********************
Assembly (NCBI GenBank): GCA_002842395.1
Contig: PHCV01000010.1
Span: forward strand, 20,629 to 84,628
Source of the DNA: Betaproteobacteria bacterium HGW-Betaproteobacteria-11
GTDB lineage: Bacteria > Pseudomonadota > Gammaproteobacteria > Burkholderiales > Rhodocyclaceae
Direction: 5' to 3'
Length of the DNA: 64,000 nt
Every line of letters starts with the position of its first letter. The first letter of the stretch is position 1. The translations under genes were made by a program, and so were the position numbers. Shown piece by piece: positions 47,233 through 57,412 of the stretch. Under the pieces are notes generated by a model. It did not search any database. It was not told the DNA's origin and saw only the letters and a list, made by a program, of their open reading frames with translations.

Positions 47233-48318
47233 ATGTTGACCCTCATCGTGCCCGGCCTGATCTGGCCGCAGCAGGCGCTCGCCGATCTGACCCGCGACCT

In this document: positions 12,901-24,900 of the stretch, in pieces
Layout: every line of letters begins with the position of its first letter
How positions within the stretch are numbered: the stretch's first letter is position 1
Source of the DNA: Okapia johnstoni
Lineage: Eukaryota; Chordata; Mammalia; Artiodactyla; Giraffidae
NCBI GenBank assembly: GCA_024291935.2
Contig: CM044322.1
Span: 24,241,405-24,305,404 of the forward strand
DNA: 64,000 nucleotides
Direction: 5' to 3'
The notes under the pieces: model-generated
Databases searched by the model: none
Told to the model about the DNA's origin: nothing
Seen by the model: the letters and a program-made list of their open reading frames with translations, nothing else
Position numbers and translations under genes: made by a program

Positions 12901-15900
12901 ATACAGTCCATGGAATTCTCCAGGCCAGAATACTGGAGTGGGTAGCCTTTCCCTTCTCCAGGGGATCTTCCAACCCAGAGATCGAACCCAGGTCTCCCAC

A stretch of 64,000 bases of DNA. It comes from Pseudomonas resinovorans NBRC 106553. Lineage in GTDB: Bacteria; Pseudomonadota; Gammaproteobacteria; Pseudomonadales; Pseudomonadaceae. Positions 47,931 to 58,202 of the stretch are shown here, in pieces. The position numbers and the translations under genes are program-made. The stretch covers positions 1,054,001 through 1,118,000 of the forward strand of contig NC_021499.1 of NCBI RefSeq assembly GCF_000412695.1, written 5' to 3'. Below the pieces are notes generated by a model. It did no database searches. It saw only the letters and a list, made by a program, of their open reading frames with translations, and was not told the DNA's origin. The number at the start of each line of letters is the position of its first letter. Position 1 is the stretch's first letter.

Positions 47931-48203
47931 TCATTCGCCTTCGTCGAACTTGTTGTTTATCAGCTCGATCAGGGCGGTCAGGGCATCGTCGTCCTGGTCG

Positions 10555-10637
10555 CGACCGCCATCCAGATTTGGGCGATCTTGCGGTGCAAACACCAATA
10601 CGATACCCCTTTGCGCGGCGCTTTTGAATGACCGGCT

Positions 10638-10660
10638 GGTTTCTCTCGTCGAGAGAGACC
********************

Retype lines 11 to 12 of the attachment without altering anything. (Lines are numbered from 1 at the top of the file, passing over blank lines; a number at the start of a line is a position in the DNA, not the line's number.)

In this document: positions 12,901-24,900 of the stretch, in pieces
Layout: every line of letters begins with the position of its first letter